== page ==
It’s time to get the scoop on dopamine, a substance in your brain that is also known as the motivation molecule. Your body is home to about 60 different molecules known as neurotransmitters that transfer information between your brain cells and your body. We’re writing about dopamine because, well, we were motivated!
What Are Neurotransmitters?
Dopamine is just one of the many neurotransmitters (aka transmitters) that impact and help regulate every cell, tissue, and organ in the body. Each neurotransmitter is important, and even more significant is maintaining a balance among your brain transmitters. When the neurotransmitters are in balance, you’re better able to think clearly, experience joy, and have a sense of well-being.
What Is Dopamine?
This neurotransmitter is associated with the ability to focus, experience pleasure, maintain attention span, follow-through, and feel satisfaction when learning something new, finishing a task, receiving praise, or playing sports.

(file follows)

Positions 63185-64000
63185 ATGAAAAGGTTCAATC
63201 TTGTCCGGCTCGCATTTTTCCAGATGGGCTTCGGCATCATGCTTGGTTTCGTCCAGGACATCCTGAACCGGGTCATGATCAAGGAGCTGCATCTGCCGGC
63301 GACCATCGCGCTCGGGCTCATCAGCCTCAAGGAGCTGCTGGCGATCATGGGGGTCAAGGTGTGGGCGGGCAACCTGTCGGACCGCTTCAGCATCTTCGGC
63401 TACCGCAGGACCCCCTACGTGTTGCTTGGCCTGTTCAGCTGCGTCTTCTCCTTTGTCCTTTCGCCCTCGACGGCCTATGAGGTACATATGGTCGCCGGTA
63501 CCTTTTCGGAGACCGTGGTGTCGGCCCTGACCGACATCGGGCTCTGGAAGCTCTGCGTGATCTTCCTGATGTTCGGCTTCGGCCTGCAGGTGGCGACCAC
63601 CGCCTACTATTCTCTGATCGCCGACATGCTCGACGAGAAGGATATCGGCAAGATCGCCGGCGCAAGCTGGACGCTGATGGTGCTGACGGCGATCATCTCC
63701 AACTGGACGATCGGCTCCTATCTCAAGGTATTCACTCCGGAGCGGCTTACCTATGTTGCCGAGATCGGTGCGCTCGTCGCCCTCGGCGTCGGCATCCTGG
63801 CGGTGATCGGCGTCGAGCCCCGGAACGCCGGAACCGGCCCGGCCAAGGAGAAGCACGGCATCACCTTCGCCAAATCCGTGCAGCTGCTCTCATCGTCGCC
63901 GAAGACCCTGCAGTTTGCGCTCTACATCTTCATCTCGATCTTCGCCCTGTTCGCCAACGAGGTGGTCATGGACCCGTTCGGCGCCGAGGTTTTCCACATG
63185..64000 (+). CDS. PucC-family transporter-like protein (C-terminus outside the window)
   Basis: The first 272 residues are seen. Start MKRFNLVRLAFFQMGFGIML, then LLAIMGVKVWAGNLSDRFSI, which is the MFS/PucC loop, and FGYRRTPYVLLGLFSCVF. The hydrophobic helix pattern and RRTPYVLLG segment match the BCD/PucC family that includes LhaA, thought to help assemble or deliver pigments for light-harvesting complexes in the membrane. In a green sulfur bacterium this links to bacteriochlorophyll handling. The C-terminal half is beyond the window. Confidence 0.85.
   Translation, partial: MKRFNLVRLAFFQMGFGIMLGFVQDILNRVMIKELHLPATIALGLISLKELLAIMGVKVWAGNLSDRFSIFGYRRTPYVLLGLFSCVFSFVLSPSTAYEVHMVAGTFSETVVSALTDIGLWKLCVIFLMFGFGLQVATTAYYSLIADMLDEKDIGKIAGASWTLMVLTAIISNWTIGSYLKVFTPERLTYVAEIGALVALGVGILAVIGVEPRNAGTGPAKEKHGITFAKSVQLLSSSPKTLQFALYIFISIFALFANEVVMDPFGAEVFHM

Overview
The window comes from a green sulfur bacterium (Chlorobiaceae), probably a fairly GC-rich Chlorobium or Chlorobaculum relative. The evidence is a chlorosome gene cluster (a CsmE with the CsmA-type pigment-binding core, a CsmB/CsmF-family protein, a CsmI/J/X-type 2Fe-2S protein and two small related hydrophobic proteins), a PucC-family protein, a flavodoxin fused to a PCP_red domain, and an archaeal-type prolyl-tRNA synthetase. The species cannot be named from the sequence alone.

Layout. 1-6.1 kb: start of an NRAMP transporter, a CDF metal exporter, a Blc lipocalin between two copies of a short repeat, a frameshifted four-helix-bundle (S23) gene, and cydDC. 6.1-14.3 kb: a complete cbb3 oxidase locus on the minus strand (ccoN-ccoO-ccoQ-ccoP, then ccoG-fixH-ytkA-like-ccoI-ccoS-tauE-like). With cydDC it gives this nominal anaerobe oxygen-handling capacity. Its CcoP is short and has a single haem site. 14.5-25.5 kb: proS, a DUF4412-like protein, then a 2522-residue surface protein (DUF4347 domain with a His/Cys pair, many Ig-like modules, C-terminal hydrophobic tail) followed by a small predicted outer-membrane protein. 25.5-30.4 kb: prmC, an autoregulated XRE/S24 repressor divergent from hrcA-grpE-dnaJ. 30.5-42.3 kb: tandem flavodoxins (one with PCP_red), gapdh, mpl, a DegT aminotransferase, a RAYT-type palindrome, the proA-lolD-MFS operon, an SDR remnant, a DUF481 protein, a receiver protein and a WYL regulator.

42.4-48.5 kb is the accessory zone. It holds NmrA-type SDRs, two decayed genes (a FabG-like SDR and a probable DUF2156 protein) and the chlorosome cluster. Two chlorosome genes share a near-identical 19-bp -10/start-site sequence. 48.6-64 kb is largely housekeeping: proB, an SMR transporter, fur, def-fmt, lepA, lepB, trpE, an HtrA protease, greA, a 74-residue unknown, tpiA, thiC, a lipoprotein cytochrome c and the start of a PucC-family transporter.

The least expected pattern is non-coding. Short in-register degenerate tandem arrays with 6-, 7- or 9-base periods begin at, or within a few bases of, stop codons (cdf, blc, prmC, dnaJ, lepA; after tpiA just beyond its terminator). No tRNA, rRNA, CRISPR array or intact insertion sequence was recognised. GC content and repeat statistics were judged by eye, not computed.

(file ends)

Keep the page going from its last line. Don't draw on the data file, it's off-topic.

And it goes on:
Although dopamine has a good side, like other things in life, too much of a good thing can be harmful. It’s important to have a dopamine system that’s in balance. If it’s not, it can cause significant functional problems in your brain.
Signs of Dopamine Imbalance
Signs of an unbalanced dopamine system can include apathy, fatigue, forgetfulness, sugar cravings, sleep disturbances, moodiness, less motivation, poor motor control, and an inability to focus. Fortunately, there are healthy ways to help bring dopamine levels back into balance.
Natural Nutrients to Increase Dopamine Levels
Although it can be beneficial to boost dopamine levels, you can also do detrimental things and cause dopamine overactivation, which increases the risk for addiction to things such as nicotine, alcohol, sugar, caffeine, and other substances. Therefore, we encourage moderation when enjoying natural nutrients (and foods discussed below) to increase dopamine levels and bring them into balance.